If you work with design and building professionals they can help you make those decisions. In fact, you might even defer some of the choices to them altogether. Let's face it; it's easier to have someone else decide for you or at least narrow down your choices than have to do it all by yourself.
Going the delegation route is certainly an option. But that raises the question of whether it's really in your best interest long-term. It might alleviate some stress during the renovation and building process but this is your house we're talking about. Once it's done the people you relinquished some of your decision-making authority to are gone. You're the one who has to live with the results.
Making decisions about things you have no knowledge about or that don't raise the needle on your interest meter doesn't mean you should simply choose not to get involved in the process. You may not know the first thing about choosing a new furnace or whether to go with forced air or a radiant heating system. But care you must, at least sufficiently to ask the right questions of the individual you're paying to make those decisions for you (assuming you go that route).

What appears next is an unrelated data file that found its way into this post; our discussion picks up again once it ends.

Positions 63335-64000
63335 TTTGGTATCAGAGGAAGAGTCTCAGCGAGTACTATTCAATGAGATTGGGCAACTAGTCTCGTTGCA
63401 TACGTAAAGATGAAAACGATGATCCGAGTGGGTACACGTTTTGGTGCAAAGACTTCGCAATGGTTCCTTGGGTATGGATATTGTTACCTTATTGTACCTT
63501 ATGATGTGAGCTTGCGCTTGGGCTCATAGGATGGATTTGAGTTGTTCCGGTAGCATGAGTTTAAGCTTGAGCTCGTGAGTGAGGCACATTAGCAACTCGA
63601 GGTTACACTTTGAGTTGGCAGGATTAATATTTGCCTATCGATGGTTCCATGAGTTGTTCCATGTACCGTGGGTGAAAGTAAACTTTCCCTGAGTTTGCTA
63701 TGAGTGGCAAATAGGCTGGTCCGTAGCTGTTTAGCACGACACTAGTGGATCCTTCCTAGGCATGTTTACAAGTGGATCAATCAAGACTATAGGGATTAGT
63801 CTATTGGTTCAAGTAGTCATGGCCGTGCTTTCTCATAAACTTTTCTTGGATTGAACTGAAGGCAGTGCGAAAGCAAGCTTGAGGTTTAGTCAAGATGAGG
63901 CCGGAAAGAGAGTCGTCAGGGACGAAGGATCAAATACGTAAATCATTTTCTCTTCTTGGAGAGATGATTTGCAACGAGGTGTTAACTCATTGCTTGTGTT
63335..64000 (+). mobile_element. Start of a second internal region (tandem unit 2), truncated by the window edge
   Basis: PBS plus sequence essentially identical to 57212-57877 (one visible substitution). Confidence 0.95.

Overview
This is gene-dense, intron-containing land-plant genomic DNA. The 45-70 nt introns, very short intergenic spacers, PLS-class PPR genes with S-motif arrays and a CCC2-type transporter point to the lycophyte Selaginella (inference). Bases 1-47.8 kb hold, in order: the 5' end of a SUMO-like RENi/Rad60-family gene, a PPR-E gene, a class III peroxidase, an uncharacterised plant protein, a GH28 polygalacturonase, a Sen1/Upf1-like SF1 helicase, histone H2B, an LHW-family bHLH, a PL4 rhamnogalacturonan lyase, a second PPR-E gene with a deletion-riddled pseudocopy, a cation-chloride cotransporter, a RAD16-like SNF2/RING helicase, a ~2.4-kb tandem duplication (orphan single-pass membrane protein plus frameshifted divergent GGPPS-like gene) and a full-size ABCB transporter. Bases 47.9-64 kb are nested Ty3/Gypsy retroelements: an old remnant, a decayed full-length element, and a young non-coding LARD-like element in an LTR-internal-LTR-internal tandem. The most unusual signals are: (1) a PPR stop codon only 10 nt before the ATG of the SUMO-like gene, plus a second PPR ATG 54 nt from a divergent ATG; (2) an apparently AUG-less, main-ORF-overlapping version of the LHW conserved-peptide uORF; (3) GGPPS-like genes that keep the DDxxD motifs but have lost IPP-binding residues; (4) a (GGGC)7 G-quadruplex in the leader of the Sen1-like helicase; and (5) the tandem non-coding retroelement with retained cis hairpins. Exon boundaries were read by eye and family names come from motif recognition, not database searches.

The bottom line here is that there are implications with all of these decisions. How will that product hold up over time - do you know? What is the warranty that's associated with this choice? How will that design decision play out five years from now when your family is now (you fill in the scenario here. . . ).
My advice? It's your house. Act like you're the project manager. Get engaged with all the facets of the process and decisions that need to be made. If you delegate some of them, know why those choices were made and what the alternatives are. Your building professionals will appreciate your active participation in the process. I don't advocate being a micro-managing customer-from-hell. But be more engaged than my seventeen year old when I ask how his day was. You'll have a better home because of it.